Counter to all the hasty and disastrous action of the play, there runs a surge of simple authoritative confidence, voiced at different times by almost every major character. The first scene ends with Romeo's assertion that he will always love Rosaline. As Romeo goes off, Capulet enters insisting that it will be easy to keep the peace. The juxtaposition of these two errors goes beyond simple irony; the encounter between confident assumption and the sudden event is one of the play's important motifs, just as the disparity between principle and practice is one of its recurrent themes. The Friar's first speech, for example, is often seen as a moralization of the action of Romeo and Juliet, and indeed there is a clear and effective dramatic connection between his homily and the action that surrounds it. The contrast between the night-time intensity of the scene immediately preceding, and the complacent tranquility of Lawrence's reflections is obviously intended, and to further enforce the connection, he begins by moralizing the contrast: The grey-ey'd morn smiles on the frowning night . . .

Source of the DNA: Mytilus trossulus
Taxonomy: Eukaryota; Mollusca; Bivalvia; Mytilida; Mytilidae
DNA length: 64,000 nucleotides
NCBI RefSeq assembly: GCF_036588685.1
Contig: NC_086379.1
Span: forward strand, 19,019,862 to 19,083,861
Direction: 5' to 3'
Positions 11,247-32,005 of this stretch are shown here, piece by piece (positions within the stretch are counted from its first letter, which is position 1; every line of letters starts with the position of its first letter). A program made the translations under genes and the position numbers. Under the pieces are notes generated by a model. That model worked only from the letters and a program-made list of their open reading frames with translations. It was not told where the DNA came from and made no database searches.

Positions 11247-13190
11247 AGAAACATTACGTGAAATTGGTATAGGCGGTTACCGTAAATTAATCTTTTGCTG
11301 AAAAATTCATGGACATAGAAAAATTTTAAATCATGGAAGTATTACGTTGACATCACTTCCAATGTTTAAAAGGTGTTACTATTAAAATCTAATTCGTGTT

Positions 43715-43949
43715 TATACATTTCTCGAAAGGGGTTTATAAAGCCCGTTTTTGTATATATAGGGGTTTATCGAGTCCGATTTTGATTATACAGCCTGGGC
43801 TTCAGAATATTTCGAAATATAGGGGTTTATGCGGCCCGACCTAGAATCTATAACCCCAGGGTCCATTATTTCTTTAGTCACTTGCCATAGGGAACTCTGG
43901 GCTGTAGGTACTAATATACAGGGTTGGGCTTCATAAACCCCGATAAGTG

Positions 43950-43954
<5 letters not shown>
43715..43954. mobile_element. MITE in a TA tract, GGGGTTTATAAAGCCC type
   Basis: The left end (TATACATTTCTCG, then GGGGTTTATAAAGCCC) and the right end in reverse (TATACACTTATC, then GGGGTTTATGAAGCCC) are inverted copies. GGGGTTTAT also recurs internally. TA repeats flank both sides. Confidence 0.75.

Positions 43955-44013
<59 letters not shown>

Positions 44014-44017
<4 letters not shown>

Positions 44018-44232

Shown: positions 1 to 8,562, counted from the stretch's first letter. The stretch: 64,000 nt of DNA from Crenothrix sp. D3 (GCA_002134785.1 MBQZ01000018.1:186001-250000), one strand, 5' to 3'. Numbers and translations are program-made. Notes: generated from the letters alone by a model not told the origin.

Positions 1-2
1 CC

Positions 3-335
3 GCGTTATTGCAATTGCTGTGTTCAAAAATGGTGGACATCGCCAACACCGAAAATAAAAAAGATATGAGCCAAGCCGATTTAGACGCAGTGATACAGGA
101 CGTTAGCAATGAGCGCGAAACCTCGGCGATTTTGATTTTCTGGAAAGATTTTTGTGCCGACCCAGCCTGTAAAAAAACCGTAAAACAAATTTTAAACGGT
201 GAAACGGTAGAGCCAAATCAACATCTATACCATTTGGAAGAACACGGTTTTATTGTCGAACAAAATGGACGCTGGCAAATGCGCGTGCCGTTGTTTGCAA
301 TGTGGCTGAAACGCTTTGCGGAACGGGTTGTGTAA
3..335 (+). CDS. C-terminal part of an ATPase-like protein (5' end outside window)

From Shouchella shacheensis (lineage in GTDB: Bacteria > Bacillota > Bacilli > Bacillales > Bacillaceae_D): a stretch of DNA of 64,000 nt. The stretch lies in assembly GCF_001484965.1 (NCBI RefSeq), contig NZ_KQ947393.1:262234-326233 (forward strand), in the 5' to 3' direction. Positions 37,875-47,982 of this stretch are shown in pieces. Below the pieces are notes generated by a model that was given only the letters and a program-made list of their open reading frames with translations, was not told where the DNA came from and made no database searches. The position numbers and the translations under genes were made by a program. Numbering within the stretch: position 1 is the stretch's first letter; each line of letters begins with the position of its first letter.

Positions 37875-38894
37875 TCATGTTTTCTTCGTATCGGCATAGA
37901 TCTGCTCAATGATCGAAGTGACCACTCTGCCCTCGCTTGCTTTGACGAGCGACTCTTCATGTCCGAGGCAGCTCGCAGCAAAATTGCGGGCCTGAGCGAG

And flecked darkness like a drunkard reels

  From forth day's path (2.3.1-4)

  As he goes on, he seems to anticipate events that are to follow, but on closer inspection, his remarks are not precisely appropriate: Virtue itself turns vice, being misapplied;

  And vice sometime's by action dignified. (21-22)

  The first of these lines fits the lovers and much else in the play, but the second, though on the surface equally fitting, turns out to be harder to apply. Romeo is apparently acting in accordance with its teaching when he buys forbidden poison to use on himself, as is Capulet when he decides that a hasty marriage (which he has earlier roundly denounced) will rouse Juliet from her sorrows, or as the Nurse is when she advises Juliet to marry Paris. And Friar Lawrence certainly imagines he is taking a virtuous course when he offers poison to Juliet. By the play's end, of course, Lawrence's intervention has proved an example of virtue misapplied. The very confidence of his assertions becomes a source of disaster when he acts, and the very ease of his rhetoric is part of the texture of his actions. Friar Lawrence makes a strong bid to be the moral center of the play, but it is his bid that finally interests us more than his vision. Just as he shares a penchant for confidently interpreting events with Capulet, the Nurse, and Romeo, among others, like them he has a disturbing capacity for guessing wrong.